blogging by Andrew Wickliffe

The Hep Cat (1942, Robert Clampett)

A scene from THE HEP CAT, directed by Robert Clampett for Warner Bros.

In the last minute and a half of The Hep Cat, Clampett finally comes up with some really interesting shots. The short’s a cat and dog one. It follows the standard. Dumb dog versus a mean, vain and not much smarter cat.

The titular hep cat breaks out into a song routine, but it’s not enough to separate him too much from all the rest.

They chase each other around (the dog’s smart enough to put on a pussycat puppet and tempt the cat) but at the end they end up on the city rooftops. All the animation is solid, but once they’re on the rooftops, it all of a sudden gets a lot more visually compelling.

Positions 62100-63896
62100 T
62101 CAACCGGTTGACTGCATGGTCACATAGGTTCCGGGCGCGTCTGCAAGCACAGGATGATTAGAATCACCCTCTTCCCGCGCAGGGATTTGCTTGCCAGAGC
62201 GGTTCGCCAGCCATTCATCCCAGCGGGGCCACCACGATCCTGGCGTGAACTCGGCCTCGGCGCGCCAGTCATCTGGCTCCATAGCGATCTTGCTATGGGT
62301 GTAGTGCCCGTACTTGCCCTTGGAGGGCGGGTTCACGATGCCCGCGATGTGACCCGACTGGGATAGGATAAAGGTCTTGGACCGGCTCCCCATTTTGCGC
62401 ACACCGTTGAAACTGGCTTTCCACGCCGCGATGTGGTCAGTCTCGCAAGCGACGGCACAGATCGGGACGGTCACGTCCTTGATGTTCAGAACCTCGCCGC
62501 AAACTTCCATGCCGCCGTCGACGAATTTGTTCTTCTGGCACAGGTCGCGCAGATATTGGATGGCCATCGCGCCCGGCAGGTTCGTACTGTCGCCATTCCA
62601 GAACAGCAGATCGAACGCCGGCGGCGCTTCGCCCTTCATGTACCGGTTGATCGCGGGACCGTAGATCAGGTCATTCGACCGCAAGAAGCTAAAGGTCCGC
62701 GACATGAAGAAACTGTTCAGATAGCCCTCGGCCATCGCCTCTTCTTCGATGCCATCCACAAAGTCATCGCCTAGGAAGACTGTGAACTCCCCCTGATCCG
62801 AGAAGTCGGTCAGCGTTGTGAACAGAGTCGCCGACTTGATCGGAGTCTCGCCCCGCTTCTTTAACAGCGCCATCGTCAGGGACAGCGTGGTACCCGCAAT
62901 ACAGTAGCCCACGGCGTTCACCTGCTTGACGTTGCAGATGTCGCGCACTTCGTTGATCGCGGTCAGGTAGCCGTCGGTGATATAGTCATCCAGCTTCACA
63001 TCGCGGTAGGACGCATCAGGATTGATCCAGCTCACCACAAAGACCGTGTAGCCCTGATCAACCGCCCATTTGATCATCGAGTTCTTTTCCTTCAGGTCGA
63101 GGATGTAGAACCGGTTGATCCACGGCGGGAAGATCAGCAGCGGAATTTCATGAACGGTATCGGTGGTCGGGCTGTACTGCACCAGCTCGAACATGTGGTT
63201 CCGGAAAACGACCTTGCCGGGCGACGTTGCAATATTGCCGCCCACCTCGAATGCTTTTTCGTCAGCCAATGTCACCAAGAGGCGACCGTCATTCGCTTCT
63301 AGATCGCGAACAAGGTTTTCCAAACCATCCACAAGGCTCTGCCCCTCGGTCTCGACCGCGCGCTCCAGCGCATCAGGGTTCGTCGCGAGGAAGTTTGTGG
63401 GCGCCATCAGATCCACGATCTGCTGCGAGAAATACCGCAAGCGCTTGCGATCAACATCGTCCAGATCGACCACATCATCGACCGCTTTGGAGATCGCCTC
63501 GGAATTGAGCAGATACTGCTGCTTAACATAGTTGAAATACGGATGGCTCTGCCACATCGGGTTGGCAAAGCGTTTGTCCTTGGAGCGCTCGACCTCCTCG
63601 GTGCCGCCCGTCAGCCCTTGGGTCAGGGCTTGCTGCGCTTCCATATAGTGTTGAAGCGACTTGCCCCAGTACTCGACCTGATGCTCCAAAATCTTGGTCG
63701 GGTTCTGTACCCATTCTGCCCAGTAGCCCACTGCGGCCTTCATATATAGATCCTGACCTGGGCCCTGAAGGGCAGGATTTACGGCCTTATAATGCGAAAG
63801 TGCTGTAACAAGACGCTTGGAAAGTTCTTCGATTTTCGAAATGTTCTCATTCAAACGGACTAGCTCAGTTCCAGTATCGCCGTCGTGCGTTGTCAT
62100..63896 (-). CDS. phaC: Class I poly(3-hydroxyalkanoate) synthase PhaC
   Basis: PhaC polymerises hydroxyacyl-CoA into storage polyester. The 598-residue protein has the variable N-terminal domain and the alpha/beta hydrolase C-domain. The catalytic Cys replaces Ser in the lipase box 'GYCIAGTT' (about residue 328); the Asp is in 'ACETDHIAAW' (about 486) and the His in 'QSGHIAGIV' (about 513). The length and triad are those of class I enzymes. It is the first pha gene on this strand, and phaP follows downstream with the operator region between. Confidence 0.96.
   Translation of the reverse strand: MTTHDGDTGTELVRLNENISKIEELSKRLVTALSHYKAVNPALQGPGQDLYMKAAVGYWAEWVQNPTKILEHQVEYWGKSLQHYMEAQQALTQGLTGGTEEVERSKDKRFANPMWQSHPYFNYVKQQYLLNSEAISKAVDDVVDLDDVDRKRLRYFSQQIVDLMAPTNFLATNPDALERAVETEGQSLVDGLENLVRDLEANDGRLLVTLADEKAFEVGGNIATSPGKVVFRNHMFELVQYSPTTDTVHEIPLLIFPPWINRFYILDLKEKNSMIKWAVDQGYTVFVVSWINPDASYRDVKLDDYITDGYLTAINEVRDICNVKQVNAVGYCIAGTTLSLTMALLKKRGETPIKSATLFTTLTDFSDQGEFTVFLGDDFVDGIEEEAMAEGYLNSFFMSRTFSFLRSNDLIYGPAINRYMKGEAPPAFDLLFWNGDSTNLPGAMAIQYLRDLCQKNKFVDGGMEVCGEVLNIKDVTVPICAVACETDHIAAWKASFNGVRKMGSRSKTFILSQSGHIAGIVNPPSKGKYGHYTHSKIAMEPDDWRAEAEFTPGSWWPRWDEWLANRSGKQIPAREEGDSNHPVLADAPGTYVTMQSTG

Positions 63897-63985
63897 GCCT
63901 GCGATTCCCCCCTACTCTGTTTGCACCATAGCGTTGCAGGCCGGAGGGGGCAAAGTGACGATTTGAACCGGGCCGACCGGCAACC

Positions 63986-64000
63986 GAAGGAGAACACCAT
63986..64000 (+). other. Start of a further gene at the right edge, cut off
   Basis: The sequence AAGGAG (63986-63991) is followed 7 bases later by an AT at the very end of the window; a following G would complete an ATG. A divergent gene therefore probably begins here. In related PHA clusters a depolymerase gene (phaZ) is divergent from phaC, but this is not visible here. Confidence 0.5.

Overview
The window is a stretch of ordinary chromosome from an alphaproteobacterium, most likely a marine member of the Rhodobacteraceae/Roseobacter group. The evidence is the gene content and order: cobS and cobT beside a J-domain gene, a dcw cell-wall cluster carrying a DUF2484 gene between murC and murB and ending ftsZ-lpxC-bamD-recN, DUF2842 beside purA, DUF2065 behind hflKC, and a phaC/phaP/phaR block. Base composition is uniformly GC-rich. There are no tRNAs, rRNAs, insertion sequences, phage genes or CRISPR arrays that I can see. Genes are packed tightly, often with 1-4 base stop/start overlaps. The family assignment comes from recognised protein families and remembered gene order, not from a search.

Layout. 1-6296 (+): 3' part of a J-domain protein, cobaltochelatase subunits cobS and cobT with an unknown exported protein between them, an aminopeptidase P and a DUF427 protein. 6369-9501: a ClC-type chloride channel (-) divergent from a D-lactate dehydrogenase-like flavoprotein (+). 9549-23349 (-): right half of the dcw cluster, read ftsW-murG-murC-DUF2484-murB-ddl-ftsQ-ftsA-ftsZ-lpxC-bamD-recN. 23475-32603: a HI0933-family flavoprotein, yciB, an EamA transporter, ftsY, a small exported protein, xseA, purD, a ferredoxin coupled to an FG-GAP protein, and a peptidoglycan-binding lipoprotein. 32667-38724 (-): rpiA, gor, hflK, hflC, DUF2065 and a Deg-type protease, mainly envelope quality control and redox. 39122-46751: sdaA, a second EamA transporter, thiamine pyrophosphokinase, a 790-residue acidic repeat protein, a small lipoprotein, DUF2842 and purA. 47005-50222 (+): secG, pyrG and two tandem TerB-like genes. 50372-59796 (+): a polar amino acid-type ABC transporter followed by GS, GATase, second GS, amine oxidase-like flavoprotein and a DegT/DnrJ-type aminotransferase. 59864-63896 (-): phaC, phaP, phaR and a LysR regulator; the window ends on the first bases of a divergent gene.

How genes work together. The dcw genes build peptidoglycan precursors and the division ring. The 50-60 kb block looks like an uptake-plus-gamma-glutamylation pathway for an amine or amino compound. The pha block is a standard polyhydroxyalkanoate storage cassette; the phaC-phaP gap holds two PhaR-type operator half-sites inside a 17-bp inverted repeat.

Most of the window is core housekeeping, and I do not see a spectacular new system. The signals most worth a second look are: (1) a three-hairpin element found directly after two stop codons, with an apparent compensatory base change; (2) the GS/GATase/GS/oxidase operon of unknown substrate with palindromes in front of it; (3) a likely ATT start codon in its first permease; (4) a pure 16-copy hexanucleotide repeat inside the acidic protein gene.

Otherwise, there’s nothing to recommend it. The cat isn’t much of a character, even with singing and various voices, and the dog’s even less of one.

It feels long too (at six minutes).

1/3Not Recommended


Directed by Robert Clampett; written by Warren Foster; animated by Robert McKimson; edited by Treg Brown; music by Carl W. Stalling; produced by Leon Schlesinger; released by Warner Bros.

Starring Mel Blanc (The Hep Cat / Rosebud) and Bea Benaderet (Bird).


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